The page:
Against that back­drop, shock over the re­sults felt by peo­ple in a cos­mopoli­tan cen­tre like Chicago was ex­treme and sus­tained. On the univer­sity cam­pus where I teach, stu­dents wept in classes and coun­selling cen­tres were packed. The ef­fect was height­ened, of course, by the par­tic­u­larly bump­tious and er­ratic be­hav­iour of the shoot-fromthe-lip vic­tor. On the cam­paign trail, af­ter all, Trump had re­vealed him­self as an un­re­con­structed bigot and bla­tant misog­y­nist. On Jan­uary 20 next year he takes the oath of of­fice as the 45th pres­i­dent of the US, sin­gu­larly un­pre­pared and proudly un­schooled – a coun­ter­in­tu­itive mark of his ap­peal in which he turned lack of ex­pe­ri­ence in gov­ern­ment, pro­vid­ing a sharp con­trast with Hil­lary Clin­ton (for­mer first lady, se­na­tor, and sec­re­tary of state) into a prime bona fide.

The ul­ti­mate suc­cess of this strat­egy, in a sense, re­vealed gap­ing cul­tural and geo­graphic splits in the coun­try along cos­mopoli­tan/ru­ral lines. In turn, this re­minded me of South African elec­tions that I’d cov­ered as a con­trib­u­tor to Los An­ge­les Times and The At­lantic mag­a­zine. For ex­am­ple, I re­ported how the con­test be­tween Thabo Mbeki and Ja­cob Zuma to lead the ANC and the coun­try had looked worlds apart from the van­tage point of peo­ple I in­ter­viewed in Lim­popo com­pared with the aver­age drinker in any bar in Gaut­eng. In a sim­i­lar way, vot­ers all over the US were sur­rounded by neigh­bours largely aligned with their own set­tled views, so on both sides of the di­vide, peo­ple ended up feel­ing per­plexed about the terms of the con­test, and even sus­pi­cious that the whole sys­tem might be rigged against their side, rather than grap­pling with re­sults that showed a na­tion quite evenly di­vided.

Trump’s vic­tory shouldn’t come as any sur­prise, though. It’s sim­ply apoth­e­o­sis of a re­bel­lious im­pulse at the heart of Amer­i­can pol­i­tics.

Ev­ery since the elec­tion of Jimmy Carter in 1976, ev­ery suc­cess­ful pres­i­den­tial can­di­date in the coun­try – in­clud­ing Obama – worked hard­est to po­si­tion him­self as an out­sider pledged, most of all, to dis­rupt the es­tab­lished or­der in the na­tion’s cap­i­tal. This na­tional bias to­wards cy­cles of change in party af­fil­i­a­tion at the White House helps ex­plain pat­terns in reg­u­lar hand-offs of power be­tween starkly dif­fer­ent kinds of lead­ers – Ge­orge HW Bush to Bill Clin­ton in 1992, Clin­ton to Ge­orge W Bush in 2000, the sec­ond Bush to Barack Obama in 2008 and, this com­ing Jan­uary, an even starker shift from Obama to Trump.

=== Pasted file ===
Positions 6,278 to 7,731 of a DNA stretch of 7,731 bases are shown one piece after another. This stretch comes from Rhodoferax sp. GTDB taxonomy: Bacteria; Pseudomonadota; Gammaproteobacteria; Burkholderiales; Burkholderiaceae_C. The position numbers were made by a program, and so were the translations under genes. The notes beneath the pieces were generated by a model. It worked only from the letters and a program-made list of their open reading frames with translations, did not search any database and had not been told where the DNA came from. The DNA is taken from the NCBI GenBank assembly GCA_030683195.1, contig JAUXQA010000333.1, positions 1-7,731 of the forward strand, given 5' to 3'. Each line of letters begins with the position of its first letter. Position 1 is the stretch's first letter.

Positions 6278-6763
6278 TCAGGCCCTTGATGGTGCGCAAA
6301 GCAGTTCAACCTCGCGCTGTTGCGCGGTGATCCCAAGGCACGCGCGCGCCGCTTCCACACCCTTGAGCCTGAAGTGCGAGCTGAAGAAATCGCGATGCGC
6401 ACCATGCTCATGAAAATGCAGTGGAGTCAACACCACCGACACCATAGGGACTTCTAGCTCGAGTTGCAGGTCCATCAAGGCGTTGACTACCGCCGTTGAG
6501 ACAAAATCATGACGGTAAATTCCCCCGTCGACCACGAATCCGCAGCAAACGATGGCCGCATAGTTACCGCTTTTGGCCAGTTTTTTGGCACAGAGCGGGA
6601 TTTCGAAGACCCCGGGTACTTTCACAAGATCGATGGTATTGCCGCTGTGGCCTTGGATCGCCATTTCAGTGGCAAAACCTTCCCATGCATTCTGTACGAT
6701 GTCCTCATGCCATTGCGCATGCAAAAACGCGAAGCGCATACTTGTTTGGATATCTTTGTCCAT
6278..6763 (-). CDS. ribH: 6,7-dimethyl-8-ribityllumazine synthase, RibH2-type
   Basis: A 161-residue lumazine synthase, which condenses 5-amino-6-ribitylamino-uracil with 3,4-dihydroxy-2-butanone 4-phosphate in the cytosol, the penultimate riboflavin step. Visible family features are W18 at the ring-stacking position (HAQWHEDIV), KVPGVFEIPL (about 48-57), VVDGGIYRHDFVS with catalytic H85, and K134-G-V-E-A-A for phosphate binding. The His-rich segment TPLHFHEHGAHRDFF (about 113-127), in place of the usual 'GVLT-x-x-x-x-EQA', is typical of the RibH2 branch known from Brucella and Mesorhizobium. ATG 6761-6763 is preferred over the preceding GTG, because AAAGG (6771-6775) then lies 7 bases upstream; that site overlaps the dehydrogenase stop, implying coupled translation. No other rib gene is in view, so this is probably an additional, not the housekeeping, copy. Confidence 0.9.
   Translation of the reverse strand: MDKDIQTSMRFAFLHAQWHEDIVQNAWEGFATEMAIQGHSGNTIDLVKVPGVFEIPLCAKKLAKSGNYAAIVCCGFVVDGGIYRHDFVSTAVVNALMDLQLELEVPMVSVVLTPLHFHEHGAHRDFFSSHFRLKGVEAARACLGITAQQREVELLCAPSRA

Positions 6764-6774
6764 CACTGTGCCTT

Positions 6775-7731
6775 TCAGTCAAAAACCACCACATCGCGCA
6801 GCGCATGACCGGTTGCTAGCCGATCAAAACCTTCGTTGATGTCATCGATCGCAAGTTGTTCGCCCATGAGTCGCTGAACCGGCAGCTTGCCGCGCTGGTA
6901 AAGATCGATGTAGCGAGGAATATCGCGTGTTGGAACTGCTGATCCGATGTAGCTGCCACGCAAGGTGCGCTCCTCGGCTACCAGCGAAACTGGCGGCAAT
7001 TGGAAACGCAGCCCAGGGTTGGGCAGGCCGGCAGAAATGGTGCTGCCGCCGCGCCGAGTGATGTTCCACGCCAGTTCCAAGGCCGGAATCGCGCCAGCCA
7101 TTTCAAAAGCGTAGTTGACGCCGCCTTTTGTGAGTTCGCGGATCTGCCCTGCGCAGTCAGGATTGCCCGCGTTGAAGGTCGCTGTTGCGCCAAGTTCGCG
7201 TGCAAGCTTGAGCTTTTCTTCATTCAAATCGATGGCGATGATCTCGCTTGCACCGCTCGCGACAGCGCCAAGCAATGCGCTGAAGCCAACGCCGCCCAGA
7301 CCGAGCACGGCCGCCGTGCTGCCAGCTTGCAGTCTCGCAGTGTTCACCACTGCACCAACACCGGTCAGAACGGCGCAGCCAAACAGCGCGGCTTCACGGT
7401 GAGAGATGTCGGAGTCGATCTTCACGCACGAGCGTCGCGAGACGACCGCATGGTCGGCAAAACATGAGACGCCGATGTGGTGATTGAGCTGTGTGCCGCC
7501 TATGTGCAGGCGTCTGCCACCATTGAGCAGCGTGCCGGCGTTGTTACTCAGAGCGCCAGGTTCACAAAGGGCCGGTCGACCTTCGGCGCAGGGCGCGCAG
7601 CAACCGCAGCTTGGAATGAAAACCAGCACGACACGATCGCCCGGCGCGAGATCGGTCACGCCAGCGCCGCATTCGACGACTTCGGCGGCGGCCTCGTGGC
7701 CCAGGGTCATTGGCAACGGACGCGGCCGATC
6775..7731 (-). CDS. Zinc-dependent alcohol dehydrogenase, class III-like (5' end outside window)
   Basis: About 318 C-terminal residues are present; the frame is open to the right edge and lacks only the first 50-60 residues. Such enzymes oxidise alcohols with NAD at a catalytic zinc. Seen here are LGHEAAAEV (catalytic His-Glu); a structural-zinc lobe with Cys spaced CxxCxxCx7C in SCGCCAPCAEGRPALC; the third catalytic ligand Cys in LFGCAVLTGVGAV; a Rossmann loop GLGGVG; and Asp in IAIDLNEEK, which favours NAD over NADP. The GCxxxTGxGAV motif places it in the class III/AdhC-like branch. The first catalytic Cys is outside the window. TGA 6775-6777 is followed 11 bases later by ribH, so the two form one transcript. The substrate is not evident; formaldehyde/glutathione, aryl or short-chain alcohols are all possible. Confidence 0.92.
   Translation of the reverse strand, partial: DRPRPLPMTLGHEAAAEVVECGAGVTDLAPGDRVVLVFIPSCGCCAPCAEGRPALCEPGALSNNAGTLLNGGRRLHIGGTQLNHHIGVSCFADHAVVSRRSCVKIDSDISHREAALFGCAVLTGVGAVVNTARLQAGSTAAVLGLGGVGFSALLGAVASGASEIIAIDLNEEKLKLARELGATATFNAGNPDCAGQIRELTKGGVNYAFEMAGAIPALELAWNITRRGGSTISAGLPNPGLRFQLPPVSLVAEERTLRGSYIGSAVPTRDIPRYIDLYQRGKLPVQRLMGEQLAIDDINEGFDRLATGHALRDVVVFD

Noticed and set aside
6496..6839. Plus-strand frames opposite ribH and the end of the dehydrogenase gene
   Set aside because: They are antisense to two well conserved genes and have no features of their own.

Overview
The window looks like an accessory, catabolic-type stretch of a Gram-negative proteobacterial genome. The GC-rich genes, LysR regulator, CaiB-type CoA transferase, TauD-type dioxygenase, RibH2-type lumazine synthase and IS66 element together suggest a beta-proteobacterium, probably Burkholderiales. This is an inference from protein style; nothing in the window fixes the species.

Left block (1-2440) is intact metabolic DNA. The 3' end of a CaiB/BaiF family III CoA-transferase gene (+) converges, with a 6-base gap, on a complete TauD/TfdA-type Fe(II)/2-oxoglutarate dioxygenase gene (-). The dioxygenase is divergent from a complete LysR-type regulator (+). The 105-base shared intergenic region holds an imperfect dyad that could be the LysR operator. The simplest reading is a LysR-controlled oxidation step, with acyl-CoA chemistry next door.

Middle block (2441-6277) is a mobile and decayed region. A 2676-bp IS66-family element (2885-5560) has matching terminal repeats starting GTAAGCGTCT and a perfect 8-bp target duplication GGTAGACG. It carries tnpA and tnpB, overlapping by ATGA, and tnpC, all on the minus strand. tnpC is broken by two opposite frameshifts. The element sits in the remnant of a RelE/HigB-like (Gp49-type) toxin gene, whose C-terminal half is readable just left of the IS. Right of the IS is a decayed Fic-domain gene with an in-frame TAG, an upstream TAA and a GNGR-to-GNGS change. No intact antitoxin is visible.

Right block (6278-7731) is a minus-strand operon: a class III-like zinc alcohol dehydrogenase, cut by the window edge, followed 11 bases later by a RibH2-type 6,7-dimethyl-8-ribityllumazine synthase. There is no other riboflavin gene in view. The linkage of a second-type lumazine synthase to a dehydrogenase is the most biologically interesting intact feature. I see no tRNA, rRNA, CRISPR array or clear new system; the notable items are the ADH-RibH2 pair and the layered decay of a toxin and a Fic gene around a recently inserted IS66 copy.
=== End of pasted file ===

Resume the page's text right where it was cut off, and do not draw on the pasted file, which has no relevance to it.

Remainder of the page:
In many re­spects, Trump rep­re­sents the cur­rent pres­i­dent turned in­side out and up­side down. Imag­ine de­vel­op­ing al­go­rithms for 400 of Obama’s char­ac­ter­is­tics – in­clud­ing val­ues, style, out­look, ap­proach, logic, and in­tel­lec­tual ca­pac­ity – and pro­gram­ming a com­puter to iden­tify his an­tipode: That would be Trump. His main ap­peal lay in tap­ping the vast reser­voir of anger and frus­tra­tion among work­ing class whites out­raged by the ef­fects of free trade. His un­pol­ished cir­cu­lar way of speak­ing, and em­phatic style, per­suaded even vot­ers who dis­agreed strongly with his be­hav­iour and some pol­icy state­ments, such as his prom­ise to build a mas­sive wall be­tween this coun­try and Mex­ico and that he had the strength of mind to say no. Sixty-three per­cent of the elec­torate, ac­cord­ing to exit sur­veys, said Trump didn’t have the tem­per­a­ment to lead the coun­try, and yet he pre­vailed, nev­er­the­less, be­cause he was seen, un­like Hil­lary Clin­ton, as an agent of max­i­mum dis­rup­tion.